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Antonio VIVALDI (1678 - 1741): "Suonata á Solo facto per Monsieur Pisendel del Vivaldi"

Baltic Baroque

rec: 2011, Tallinn, [St Michael's Church]a; 2012, Viimsi (Estonia), [St Jacob's Church]bcd
Estonian Record Productions - ERP6312 [2012] (62'52")
Liner-notes: E/Est/R
Cover & track-list

Sonata in C (RV 2)c; Sonata in c minor (RV 6)a; Sonata in F (RV 19)c; Sonata in G (RV 25)b; Sonata in A (RV 29)d

Nazar Kozhukhara, Maria Krestinskayab, Andrei Reshetinc, Evgeny Sviridovd, violin; Sofia Maltizova, cello; Imbi Tarum, harpsichord

The court chapel in Dresden was one of the best of its kind in the first half of the 18th century. It had virtuosos from various regions in Europe in its ranks: Germans, French and Italians. Although life at court was strongly influenced by French culture, musical taste was unequivocally Italian. Instrumental and vocal music, sacred music and opera - it was Italian music which was most admired. Therefore it doesn't surprise that when one of its virtuosos, Johann Georg Pisendel, accompanied his employer's son, Prince-Elector Friedrich Augustus II, to Venice as part of the latter's Grand Tour, he took the opportunity to contact some of the most prominent violin virtuosos, especially Tomaso Albinoni and Antonio Vivaldi.

Both composers gave him some of their sonatas, probably composed earlier, but at this occasion dedicated to Pisendel. The sonatas by both Albinoni and Vivaldi are virtuosic in character, which means that they must have held their visitor in high regard and recognized his great technical skills. After his return Pisendel became one of the strongest advocates of Vivaldi's music, and Italian music in general. Thanks to him the archive of the Dresden court chapel includes a considerable number of compositions by Vivaldi. Its discovery played a decisive role in the re-emergence of his music in modern times.

Vivaldi dedicated six violin concertos and five sonatas for violin and basso continuo to Pisendel. It is notable that the basso continuo parts in the sonatas omit any figures. "This indicates Vivaldi's total trust in the professionalism of his German colleagues who did not need him prompting the harmony", Anna Bulycheva writes in her liner-notes. Equally notable is that only a couple of movements carry an indication of tempo or character. We probably could attribute that to the same factor Ms Bulycheva just mentioned. It is clear that composers made a distinction between music which was printed and was probably purchased by more average performers or even amateurs and the music which they composed for their own use or were to be played by colleagues who were their equals. The same can be noted in regard to Vivaldi's unpublished violin concertos which are considerably more complicated than those which found their way in the various opuses which were printed.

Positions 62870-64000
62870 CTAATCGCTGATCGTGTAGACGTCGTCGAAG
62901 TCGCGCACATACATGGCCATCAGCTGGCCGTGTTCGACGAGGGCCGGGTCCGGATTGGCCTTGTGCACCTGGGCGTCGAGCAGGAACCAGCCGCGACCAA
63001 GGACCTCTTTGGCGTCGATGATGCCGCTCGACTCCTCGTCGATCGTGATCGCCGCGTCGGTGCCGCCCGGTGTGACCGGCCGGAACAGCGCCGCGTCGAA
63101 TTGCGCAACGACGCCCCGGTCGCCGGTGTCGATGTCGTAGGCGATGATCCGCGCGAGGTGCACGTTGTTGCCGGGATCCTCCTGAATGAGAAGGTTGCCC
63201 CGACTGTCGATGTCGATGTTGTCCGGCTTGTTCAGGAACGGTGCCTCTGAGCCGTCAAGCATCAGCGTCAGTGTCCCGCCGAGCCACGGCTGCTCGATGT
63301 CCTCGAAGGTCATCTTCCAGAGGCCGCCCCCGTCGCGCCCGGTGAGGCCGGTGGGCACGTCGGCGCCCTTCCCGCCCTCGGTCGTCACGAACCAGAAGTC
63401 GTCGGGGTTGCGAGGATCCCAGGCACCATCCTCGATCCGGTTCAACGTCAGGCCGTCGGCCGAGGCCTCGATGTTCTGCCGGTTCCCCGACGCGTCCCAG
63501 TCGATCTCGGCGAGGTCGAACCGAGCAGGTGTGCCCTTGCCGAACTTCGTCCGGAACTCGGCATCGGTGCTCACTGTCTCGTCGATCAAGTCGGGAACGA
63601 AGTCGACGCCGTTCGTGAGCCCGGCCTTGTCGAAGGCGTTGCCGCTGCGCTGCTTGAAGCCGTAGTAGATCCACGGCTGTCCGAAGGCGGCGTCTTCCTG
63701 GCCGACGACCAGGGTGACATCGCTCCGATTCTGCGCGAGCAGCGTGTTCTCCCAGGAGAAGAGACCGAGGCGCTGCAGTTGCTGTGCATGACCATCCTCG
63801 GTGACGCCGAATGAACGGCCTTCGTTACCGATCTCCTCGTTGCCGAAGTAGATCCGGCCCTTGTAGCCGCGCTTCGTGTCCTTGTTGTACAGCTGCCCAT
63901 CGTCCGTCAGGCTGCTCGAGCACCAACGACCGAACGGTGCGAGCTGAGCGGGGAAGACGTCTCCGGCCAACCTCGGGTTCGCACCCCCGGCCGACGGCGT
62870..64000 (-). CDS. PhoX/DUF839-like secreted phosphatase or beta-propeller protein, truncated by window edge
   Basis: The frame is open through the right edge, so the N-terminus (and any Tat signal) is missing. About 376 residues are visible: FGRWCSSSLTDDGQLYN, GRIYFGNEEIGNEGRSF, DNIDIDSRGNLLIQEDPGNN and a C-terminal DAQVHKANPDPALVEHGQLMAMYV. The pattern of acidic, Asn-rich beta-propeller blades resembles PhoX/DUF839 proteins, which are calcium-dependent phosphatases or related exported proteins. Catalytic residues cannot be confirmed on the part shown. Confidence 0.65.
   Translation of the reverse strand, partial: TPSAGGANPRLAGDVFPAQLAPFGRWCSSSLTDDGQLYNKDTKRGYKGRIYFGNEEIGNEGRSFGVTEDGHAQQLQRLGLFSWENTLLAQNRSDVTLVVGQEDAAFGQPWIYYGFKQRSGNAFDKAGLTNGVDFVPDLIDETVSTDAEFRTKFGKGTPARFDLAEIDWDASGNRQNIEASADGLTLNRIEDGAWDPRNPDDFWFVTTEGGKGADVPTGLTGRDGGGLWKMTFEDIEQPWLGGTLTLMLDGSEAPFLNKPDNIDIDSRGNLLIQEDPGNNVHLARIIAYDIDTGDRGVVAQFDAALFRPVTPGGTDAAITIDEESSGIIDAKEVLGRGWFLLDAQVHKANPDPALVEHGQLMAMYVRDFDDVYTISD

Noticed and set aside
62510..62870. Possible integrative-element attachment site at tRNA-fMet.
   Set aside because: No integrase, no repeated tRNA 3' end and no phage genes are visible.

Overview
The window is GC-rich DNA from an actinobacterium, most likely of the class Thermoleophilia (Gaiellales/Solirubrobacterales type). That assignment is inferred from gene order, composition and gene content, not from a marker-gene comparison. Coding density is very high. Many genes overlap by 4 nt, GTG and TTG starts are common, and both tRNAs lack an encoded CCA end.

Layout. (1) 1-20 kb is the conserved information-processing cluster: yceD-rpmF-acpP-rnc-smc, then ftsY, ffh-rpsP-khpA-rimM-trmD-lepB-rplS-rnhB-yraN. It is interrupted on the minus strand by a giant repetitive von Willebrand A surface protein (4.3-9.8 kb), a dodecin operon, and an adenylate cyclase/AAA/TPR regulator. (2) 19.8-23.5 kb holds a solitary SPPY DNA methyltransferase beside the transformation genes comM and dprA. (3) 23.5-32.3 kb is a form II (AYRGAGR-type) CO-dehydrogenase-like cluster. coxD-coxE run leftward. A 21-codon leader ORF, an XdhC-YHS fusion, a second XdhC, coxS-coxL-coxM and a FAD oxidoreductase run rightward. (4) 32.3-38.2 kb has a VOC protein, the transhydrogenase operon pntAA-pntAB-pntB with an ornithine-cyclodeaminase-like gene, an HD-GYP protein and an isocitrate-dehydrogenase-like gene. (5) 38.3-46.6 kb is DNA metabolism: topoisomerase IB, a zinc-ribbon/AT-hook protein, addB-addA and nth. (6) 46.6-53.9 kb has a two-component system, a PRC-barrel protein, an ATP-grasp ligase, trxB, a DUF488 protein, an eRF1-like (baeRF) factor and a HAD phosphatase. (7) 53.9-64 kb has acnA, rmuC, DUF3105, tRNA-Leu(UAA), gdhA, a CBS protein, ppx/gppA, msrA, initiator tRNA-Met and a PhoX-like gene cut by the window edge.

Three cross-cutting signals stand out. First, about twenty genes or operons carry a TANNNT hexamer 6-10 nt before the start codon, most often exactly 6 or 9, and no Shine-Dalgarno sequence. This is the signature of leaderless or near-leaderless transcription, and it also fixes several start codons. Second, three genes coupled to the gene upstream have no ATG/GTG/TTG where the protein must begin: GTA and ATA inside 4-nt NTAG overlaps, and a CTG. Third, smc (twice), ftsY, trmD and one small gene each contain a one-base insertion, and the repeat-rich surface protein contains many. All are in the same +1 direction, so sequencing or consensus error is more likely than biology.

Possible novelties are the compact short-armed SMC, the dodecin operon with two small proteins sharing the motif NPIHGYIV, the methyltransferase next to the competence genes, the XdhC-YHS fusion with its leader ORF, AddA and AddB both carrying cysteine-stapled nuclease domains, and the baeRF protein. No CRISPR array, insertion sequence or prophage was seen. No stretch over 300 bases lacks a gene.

The 'private' character of these sonatas could also explain that Vivaldi treats the form of the sonata rather freely. Whereas printed sonatas mostly followed the texture of either the sonata da chiesa or the sonata da camera, Vivaldi here feels free to follow his own path. Two of the sonatas are in four movements, two are in five and one has seven movements. Only recently I reviewed a recording of these sonatas by Annette Unger, Michael Pfaender and Ludger Rémy, and there are some notable differences in the texture of the sonatas. Here the Sonata in C (RV 2) has five movements, Ms Unger plays only four. Baltic Baroque's performance of the Sonata in G (RV 25) also includes a movement which doesn't appear on Ms Unger's disc. It is marked as a world premiere recording, but the liner-notes don't explain where this movement comes from.

Obviously, the fact that so much has been left to the performers results in sometimes strikingly different interpretations. A good example is the opening movement from the Sonata in A (RV 29) which Ms Unger interprets as a pastorale; she appropriately plays it in a very moderate tempo. Evgeny Sviridov takes a much higher tempo; the juxtaposition of passages in forte and in piano is a very nice move.

Because of the freedom the performers enjoy it doesn't make that much sense to compare these two recordings. Moreover, Baltic Baroque has divided the five sonatas over four different players. In general I have very much enjoyed these interpretations. In particular Maria Krestinskaya, Nazar Kozhukhar and Evegeny Sviridov deliver high-spirited performances; in the case of Ms Krestinskaya that leads to a sometimes less polished sound, with some sharp edges which are just short of scratchiness. The performers make a clear distinction between good and bad notes through dynamic shading. Sometimes that can be a bit stereotypical, for instance in the second movement from the Sonata in F (RV 19), played by Andrei Reshetin. He is a seasoned performer - he has been a long-standing member of Musica Petropolitana - and is probably a bit more moderate in his approach to this repertoire.

Having heard both recordings I don't want to choose. I am more than happy to have them both, and there are so many differences that it is well worth investigating this version by Baltic Baroque even if you have purchased Ms Unger's recording.

Johan van Veen (© 2013)

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